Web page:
Moreover, later during the multiparty era too, the apex court made an important contribution in restoring constitutional democratic order in the country through judicial recourse. When King Gyanendra took the executive power from the elected Prime Minister and formed a Cabinet under his chairmanship, he neither followed the due process nor acted according to the constitutional propriety. A royal commission was constituted in the name of inquiring into corrupt practices and abuses of authority by the members of the governments, but, in fact, that was motivated by political vendetta. Consequently, the then Prime Minister Sher Bahadur Deuba who currently holds the incumbency of the post too and many other senior leaders had been imprisoned. The repercussions of royal takeover were several.
The very limits of constitutional monarchy were superseded. Parliament was already dissolved and civic freedoms were jeopardised. With a view to checking the abuse of authority, political leaders submitted petition before the SC against the functioning of the royal commission. The court had a historic moment to accord its highest esteem and respect to the supremacy of the constitution and restrain any move going against the principle of the constitution. In its historic judgment, the court emphasised that that the sovereignty of the country resided in the Nepali people, and hence they were the only source of the state power.
Since there already existed a constitutional body — Commission for Investigation of the Abuse of Authority (CIAA) -- to investigate into corruption and the abuse of authority, the establishment of the royal commission was not warranted and justified. The judgment had thus rejected all the premises of the royal takeover. The judicial decision was in deed a prelude to the road to the republican democratic order in Nepal. However, as highlighted at the outset too, respect and esteem that the judiciary commanded has now been significantly denuded.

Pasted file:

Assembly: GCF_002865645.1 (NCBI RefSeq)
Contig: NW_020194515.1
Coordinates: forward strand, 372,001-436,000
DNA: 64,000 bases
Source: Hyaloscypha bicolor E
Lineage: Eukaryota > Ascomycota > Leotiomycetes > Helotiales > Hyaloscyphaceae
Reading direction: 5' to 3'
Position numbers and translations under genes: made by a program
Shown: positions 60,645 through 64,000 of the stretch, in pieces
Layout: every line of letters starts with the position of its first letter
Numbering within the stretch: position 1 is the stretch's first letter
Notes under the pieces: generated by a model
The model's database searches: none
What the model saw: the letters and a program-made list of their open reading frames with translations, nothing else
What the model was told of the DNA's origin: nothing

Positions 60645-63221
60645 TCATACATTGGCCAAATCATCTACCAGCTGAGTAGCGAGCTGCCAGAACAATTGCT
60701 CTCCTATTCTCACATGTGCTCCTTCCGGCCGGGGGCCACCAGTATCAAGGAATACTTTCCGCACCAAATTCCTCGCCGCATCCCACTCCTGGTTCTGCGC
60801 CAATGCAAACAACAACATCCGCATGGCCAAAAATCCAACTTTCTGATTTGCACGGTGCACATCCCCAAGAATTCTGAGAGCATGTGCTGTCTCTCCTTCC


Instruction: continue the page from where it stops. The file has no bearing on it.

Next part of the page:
Reforms in need
Needless to say, a well-functioning justice system is crucial to address the issues of rule of law, constitutionalism, accountability and transparency effectively. But corruption and perceptions of corruption in the judiciary has undermined the courts’ credibility in Nepal. Moreover, it has also harmed all the core judicial functions, such as dispute resolution, law enforcement, protection of property rights and contract enforcement. In addition, it has also impaired the broader accountability function that the judiciary is entrusted with in democratic systems – upholding citizens’ rights, securing the integrity of the political rules of the game, and sanctioning representatives of executive and legislative branches when they act in contravention of the law. It has become very urgent to restore the trust and credibility of the judiciary in the country for which necessary reforms both in the composition of the Judicial Council and the appointment process of justices are needed.
(The author is presently associated with Policy Research Institute (PRI) as a senior research fellow. firstname.lastname@example.org)